In 1896 two trains were intentionally crashed into each other! It was a publicity stunt, with a crowd of thousands of watching the staged disaster. But when things went wrong, it turned into a real disaster. This is the strange story of deliberate train crashing.
Birth of An Industry
Hilariously thought up by a man called William Crush, it’s purpose was to raise money for a railway company in Texas. He was not the first person to deliberately crash 2 trains into each other – but he wanted to do it on a scale no one else could afford. With the backing of a major railway, he laid down a fresh train track 14 miles north of Waco Texas. Then with 2 old trains donated by the railway, he advertised a head on collision. And he didn’t stop there, a circus tent was set up for carnival games and food stands. Crush envisioned it as a major event – and what’s more, entry to the event was free.
These were the days before television – when people’s only form of entertainment was trying on new hats – like this one. So word of the event spread like wildfire. People came from all across America to see a once in a lifetime train crash. Entry was free because these people would first need to get the train to the crash site. Tickets cost 3 dollars 50 – which might sound like a bargain, but in today’s money it’s equal to more than 100.
Still, countless were willing to pay. It’s unclear how many people actually turned up – but on the day it was estimated more than 40 thousand were there. The area was declared a temporary city – the city of Crush, named after it’s creator. Crush was actually the second largest city in Texas at the time – not bad considering it only existed for one day. But there were so many people the crash kept having to be delayed.
By the time the trains were set up to charge into each other, it was 5PM. Facing one another on a single track, the train drivers started their engines. Then just before the collision, they jumped from the train to avoid a ridiculous death. Railway engineers promised Crush the collision would be safe. But amazingly, crashing trains for fun turned out to be foolish. When the trains smashed into each other, both their boilers exploded, giving a much larger blast than expected.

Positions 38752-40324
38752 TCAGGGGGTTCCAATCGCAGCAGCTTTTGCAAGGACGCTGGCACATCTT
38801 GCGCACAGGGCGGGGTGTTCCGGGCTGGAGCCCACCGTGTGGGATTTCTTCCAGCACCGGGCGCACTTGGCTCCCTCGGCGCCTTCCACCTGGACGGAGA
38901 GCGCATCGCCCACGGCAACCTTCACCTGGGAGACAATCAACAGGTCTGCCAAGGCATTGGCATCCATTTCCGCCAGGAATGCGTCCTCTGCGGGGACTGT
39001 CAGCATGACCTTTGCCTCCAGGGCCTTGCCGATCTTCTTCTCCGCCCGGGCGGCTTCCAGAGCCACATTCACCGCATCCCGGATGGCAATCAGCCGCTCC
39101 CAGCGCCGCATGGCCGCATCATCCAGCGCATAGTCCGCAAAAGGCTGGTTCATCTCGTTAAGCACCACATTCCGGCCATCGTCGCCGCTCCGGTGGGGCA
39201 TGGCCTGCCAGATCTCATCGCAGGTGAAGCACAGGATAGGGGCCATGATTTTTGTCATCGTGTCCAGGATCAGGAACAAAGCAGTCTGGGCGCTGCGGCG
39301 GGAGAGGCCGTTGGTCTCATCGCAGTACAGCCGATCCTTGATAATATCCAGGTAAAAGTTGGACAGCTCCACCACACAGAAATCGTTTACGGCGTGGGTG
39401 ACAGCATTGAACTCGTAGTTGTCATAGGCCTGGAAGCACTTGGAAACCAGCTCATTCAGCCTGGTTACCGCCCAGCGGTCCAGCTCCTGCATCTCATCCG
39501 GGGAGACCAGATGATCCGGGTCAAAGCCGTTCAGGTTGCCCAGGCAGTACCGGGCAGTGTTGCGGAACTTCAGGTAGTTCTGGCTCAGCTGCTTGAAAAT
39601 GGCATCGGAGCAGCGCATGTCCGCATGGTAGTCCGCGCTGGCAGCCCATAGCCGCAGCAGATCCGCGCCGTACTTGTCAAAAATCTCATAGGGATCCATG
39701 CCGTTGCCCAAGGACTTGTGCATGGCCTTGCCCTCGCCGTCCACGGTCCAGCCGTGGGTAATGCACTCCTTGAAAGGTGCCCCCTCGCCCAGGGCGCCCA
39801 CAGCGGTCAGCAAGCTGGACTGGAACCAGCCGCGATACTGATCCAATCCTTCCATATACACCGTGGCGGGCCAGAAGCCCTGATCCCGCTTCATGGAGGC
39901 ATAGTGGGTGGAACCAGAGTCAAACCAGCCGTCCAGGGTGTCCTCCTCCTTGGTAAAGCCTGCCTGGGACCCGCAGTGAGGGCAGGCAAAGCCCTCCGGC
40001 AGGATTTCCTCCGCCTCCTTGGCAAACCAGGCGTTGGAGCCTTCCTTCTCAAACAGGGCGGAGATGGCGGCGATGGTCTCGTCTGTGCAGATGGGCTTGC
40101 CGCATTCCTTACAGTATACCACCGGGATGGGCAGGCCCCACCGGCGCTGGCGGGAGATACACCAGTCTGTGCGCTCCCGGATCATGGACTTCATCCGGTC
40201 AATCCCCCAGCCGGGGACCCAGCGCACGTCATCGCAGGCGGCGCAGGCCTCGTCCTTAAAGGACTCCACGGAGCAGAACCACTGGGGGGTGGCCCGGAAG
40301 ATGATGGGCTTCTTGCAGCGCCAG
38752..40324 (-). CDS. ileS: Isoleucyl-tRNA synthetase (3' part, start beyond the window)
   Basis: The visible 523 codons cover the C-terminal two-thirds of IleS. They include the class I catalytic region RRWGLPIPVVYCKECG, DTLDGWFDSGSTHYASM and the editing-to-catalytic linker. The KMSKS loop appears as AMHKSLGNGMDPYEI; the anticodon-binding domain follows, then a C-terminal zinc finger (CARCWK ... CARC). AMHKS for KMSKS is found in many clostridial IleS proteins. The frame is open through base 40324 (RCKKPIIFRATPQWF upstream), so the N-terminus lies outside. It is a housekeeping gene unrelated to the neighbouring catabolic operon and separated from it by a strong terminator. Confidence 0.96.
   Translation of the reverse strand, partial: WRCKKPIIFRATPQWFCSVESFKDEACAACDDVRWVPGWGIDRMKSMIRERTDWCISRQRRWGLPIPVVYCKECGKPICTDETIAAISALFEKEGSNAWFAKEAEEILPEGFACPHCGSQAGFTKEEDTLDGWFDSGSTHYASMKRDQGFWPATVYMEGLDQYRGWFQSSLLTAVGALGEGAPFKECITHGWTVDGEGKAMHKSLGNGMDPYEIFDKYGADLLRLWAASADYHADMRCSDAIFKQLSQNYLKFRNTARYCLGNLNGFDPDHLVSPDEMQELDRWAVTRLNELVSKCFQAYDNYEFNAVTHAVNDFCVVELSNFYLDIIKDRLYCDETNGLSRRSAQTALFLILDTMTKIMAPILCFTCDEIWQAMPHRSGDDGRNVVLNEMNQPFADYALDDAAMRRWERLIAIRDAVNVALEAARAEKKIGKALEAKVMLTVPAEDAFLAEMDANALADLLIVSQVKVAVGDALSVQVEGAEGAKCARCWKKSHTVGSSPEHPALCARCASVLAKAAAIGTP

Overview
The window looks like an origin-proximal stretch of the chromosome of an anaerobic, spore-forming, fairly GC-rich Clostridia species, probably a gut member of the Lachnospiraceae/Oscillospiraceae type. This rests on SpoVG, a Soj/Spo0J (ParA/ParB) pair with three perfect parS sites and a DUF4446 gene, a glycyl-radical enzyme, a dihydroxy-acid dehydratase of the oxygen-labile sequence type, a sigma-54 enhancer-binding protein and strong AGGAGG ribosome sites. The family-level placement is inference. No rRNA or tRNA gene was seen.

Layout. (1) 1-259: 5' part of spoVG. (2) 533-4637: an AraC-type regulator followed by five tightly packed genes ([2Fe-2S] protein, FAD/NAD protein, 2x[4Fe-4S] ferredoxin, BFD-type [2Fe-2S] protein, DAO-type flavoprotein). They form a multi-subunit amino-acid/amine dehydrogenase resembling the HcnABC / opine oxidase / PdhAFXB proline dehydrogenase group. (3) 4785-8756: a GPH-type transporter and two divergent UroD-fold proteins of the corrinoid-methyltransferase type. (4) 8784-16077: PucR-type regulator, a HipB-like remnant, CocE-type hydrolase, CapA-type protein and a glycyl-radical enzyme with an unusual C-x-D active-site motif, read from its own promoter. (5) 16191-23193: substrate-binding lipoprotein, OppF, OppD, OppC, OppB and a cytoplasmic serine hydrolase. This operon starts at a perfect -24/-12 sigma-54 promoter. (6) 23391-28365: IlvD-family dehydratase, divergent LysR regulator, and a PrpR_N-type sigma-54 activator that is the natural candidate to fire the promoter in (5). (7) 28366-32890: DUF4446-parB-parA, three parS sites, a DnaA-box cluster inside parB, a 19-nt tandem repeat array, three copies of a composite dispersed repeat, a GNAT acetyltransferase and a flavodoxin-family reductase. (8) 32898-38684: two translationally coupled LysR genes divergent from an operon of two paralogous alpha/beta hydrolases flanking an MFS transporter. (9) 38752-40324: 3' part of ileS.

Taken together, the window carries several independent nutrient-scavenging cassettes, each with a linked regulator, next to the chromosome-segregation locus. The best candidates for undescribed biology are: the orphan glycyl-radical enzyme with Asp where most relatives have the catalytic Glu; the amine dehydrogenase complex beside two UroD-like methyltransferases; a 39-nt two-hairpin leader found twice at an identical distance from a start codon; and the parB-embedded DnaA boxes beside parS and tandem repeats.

Fragments of wood and metal were thrown high into the air, reigning down on the nearby crowd. Some fragments were the size of cinder blocks. Two people died immediately, including a teenager who took a metal hook to the face. Many more were injured, even people half a mile away. It was mostly luck who in the crowd escaped harm. The man who took this photo was blinded in one eye. While some ran away or were frozen in fear, the bulk of the crowd ran towards the wreckage – hoping to find a valuable souvenir.
To be honest I’m surprised that only 2 people died, considering how disastrously the crash went. The most tragic part is that William Crush lost his position at the railway company. But he was re-hired the next day. So now I think about it, the deaths are the tragic part. News of the disaster made national headlines, giving the railway the publicity they desired. So instead of deterring people from organizing similar events, it inspired them. That same year there was at least another 5 intentional train crashes. And it didn’t stop there. For the next 4 decades train crashing became one of America’s favourite pastimes.